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Review: Albania

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Albania

A brief history of Albania

  • By SilverTraveller ESW

    2259 reviews

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  • March 2017
  • On your own

56 people found this review helpful

“We remain in darkness forever if we don’t know our own history”

This is carved on a stone in the National Historical Museum in Tirana which is the best place to understand the history of Albania. You really do need to have an outline of its history to understand and appreciate the country.

Albania has a long history and traces of the Illyrian, Roman, Byzantine and Ottoman civilisations are remarkably well preserved. The Illyrians built large well fortified cities from the C6th BC onwards trading with Greek colonies along the coast. After a period of war with Rome, Albania was settled by the Romans in C2nd BC, bringing a period of peace and prosperity to Albania. They built roads connecting Albania to the rest of the Roman Empire. Many Roman citizens bought estates and settled. When the Western Empire collapsed in the C4th, Albania came part of the Byzantine Empire and new basilicas were built. In the C10th there was unrest between Albania and Bulgaria. Fortifications of many cities were strengthened or rebuilt.

There was further unrest with the Normans, King of Sicily and the Angevins holding control at different times. By the C14th Albania was a patchwork of semi independent states run by powerful Albania families.

In 1417 Ottoman forces captured Vlora and Gjirokastra. Their grip on the country was weak and there were minor rebellions which were successfully put down by the Ottomans. In 1444, Skanderbeg emerged as leader of the Albanian clans and successfully united them in a struggle against the Ottomans, resisting them until his death in 1468. He is still regarded as a national hero and there is a museum to him in his home town of Kruja.

Although many Albanians converted to Islam, Catholicism survived, particularly in the coastal cities and mountainous areas in the north. Orthodox Christians survived in the south.

Albania remained under Ottoman rule until the C19th when the Albanian Nationalist movement began to emerge with an emphasis on cultural and linguistic unity. The Ottoman armies crumbled during the First Balkan War in 1912. Delegates gathered at Vlora in 1912 and declared their Independence from the Ottoman Empire, so saving their country from being absorbed by their Balkan neighbours.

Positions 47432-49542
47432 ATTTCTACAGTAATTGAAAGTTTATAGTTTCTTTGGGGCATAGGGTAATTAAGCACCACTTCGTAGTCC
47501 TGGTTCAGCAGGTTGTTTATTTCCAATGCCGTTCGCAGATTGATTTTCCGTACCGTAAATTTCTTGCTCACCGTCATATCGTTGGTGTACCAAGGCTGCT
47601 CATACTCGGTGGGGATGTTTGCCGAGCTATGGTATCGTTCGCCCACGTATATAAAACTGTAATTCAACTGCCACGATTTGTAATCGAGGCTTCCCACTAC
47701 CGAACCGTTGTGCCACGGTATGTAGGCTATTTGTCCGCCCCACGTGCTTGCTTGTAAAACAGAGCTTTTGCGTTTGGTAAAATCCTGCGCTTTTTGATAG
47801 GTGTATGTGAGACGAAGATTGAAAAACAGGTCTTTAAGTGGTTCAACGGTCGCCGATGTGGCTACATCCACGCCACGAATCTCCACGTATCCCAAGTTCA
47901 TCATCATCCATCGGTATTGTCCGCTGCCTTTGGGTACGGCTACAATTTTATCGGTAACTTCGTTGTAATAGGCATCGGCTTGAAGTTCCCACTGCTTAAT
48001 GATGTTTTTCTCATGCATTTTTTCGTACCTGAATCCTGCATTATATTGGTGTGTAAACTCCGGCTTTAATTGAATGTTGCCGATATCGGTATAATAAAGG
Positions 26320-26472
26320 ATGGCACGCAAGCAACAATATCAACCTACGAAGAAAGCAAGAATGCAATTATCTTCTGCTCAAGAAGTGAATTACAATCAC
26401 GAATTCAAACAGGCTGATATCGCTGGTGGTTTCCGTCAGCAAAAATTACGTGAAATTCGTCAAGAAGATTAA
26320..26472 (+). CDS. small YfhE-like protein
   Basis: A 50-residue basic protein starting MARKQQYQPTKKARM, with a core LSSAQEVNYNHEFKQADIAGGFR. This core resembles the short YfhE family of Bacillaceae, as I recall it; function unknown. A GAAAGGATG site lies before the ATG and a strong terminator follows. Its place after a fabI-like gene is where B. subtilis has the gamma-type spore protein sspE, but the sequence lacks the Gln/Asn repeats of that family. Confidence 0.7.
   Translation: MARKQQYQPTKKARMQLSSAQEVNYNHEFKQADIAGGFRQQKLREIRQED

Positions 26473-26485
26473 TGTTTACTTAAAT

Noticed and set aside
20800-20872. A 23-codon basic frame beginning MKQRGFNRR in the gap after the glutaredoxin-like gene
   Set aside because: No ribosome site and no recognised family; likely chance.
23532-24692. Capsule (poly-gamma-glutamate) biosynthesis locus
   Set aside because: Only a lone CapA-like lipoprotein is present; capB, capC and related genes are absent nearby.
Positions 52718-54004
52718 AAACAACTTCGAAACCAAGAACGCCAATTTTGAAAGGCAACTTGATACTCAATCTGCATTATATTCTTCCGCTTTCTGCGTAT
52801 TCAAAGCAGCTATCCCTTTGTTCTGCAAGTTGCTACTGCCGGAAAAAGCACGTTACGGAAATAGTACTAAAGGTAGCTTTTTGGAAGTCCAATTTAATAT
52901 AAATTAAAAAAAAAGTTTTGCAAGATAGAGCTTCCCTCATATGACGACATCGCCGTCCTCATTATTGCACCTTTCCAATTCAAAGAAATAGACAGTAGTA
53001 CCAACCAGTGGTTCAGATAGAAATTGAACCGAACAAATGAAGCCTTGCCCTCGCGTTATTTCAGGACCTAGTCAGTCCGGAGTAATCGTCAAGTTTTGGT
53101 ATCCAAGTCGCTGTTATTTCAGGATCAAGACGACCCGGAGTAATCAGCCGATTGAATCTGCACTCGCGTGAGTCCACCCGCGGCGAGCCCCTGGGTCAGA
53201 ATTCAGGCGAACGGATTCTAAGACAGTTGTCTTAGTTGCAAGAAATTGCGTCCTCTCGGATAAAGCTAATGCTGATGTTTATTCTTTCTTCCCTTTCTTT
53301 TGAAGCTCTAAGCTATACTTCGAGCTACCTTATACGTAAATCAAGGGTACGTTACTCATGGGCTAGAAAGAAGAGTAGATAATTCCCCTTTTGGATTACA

During the First World War, Albania sank into anarchy as its leaders fought among themselves for power. Ahmet Zogu gradually emerged as a leader, rewrote the constitution and eliminated his opponents, before crowning himself as King Zog.

By the mid 1920s, there were good relationships with Italy. Italian colonists were settling in Albania and Italian companies were building roads and improving harbours. Tirana replaced Vlora as the capital with many of its buildings were built by Italian architects. Mussolini annexed Albania in 1939 and King Zog and his family (along with the contents of the treasury) went into exile.

Albania remained under Italian control during the Second World War, later coming under German occupation. Many Albanians refused to accept German occupation with the resistance movement lead by Enver Hoxha with help from the British SOE.

Albania was in a very poor condition by the end of the war. The United Nations implemented a relief programme and a new government with Enver Hoxha as Prime Minister. Good relations were developed with Yugoslavia and later with Russia and then China. The property of anyone who had fled the country was confiscated by the state and all surplus agricultural land became state owned. Albania became a communist country and relations with the West deteriorated. Albania gradually became more isolated withdrawing links with USSR and later with China. In 1967, Albania banned religion and declared itself the world’s first atheist state. Priests and clerics were shot or imprisoned. Churches and mosques were demolished or converted for secular use. Religion remained banned until 1990. It remains a secular society today with only about 8% of the population actively practising. It is a very tolerant society. Muslims and Christians live happily together and intermarry.

After Hoxha died in 1985, his successors tried to improve relations with Albania’s neighbours. In 1990, Student demonstrations and hunger strikes demanded better living conditions, with freedom and democracy. Statues of Enver Hoxha were pulled down and the first multipart elections held in 1991. These were quickly followed by another election in 1992, won by the Democratic Party and entry into the free market. The government collapsed in 1997 following the failure of pyramid investment schemes offering unrealistic returns leading to the collapse of banks, many bankruptcies and street riots. Anarchy lasted for weeks and was only brought under control by an international peace keeping force. Ordinary Albanians were horrified at what was happening to their county and this has probably been the main reason stability has been restored and Albania has avoided slipping into further turmoil when political tensions have been high. Albania now has a healthy banking economy and good rates of growth. It has been a member of NATO since 2008 and is wanting to join the European Union.

It has only recently become open and welcoming to tourists.

All the details of my trip to Albania with my photographs can be seen here.

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